Customer Scenario: It was 4 o’clock on a Sunday afternoon when a thunderstorm knocked out power to a mid-size business. By the time the IT tech could get to the office 45 minutes later, the backup batteries were already drained, all the servers and computer systems were down, and they couldn’t begin recovery until power was restored. The next day when they tried to recover the systems, several older systems failed and needed replacement—which shut the office down for several days.
Could this happen to you?
Power outages are always real possibilities—regardless of where your business is located. They could be caused by a seasonal hurricane, high winds that take down a power line, or a lightning strike to a transformer. But the impact is always the same: sudden loss of power, and if you’re not prepared, a sense of panic.
If your servers, applications, and data reside in your office, a power outage will create a serious challenge. None of your computer systems, VOIP systems or internet will work. You won’t be able to see clients or customers. You can’t review documents. And if your servers and network infrastructure are kept on-premise, you could have some larger problems.
When the power goes out unexpectedly, your systems will automatically failover to batteries, if you have battery backups, which are good for about 30 minutes. Normally, that gives you enough time to safely shut down all of your servers and systems, so they can be brought back online properly when power is restored. But if the power outage happens in the middle of the night, your systems could simply shut off—and it can be tricky to get them back online after this type of incident, especially when systems are older.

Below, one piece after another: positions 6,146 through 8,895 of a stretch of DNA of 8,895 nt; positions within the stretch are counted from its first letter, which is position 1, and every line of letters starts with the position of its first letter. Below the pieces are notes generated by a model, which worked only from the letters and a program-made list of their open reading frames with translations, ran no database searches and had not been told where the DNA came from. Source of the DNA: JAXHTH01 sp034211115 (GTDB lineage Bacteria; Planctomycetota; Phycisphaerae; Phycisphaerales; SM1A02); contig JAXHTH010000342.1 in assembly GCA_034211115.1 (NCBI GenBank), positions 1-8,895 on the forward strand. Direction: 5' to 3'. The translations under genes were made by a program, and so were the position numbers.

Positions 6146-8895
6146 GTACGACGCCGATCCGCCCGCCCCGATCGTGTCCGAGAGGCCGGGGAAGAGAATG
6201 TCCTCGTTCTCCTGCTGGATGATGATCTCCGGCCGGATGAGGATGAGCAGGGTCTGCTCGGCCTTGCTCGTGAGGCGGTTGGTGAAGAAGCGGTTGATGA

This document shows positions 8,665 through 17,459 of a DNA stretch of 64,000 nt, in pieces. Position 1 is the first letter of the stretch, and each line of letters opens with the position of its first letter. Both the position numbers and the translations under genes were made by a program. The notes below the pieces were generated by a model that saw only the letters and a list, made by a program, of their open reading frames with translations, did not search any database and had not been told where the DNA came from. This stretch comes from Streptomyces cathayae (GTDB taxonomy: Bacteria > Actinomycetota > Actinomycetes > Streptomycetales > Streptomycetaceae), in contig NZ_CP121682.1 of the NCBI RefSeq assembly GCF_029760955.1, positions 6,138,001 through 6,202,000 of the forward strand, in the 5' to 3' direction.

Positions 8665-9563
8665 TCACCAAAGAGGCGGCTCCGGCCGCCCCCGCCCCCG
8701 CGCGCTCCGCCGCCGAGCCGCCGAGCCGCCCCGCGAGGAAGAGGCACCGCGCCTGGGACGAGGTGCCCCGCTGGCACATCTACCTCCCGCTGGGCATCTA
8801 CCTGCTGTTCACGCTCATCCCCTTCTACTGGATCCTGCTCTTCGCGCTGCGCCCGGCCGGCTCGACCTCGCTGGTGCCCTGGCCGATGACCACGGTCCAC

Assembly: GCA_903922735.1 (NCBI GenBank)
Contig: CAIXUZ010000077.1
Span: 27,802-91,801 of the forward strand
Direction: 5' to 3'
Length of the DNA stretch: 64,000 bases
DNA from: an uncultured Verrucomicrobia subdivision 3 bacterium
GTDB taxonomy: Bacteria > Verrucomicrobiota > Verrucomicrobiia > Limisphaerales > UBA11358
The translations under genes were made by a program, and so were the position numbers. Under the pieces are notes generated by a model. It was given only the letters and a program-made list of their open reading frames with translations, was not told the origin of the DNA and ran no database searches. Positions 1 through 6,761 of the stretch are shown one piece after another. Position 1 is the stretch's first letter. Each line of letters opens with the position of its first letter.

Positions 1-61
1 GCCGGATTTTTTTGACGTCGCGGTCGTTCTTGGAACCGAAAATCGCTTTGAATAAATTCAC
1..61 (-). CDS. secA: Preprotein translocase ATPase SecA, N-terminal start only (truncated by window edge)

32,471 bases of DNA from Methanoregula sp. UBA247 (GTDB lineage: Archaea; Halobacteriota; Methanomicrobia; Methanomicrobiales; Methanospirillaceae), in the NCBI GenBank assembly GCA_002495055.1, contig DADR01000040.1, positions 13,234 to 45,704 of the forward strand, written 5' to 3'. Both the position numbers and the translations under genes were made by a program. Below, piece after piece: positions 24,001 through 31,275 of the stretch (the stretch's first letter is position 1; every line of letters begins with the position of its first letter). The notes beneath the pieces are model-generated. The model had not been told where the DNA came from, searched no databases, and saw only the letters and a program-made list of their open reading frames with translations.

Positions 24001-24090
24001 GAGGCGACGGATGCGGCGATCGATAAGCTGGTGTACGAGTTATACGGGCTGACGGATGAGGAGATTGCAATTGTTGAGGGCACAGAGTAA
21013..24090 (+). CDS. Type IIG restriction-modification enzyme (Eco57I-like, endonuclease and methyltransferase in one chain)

Here’s why: When you shut down servers that have been running at high temperatures continuously for 4-5 years, there’s a strong chance that’s the time they break. Once they cool down, they simply may not wake up again.
If that happens, you’ll need to replace the hardware. And if you don’t have a service contract, or if the gear has gone out of service or is nearing end of life, you’ll be stuck—and you’ll need to rebuild from scratch. It could easily take several weeks to get new gear installed and online. Meanwhile, your business is at a standstill.
Are you willing to accept this risk?
To avoid potential problems with power outages, don’t rely on on-site servers—move everything off-site. The fewer servers that you keep on-premise, the better. Moving to a cloud-based strategy eliminates the risk altogether. It’s the smartest way to go—and provides many other advantages, too.
In addition, move all of your software to the cloud. For example, transition to Office 365, which is all in the cloud. It’s not on-premise, so it’s not impacted by a power outage. You can still access what you need. Finally, make sure all of your on-site gear is covered by a service agreement, has a battery backup, and that your vendor partner is experienced, knowledgeable and responsive.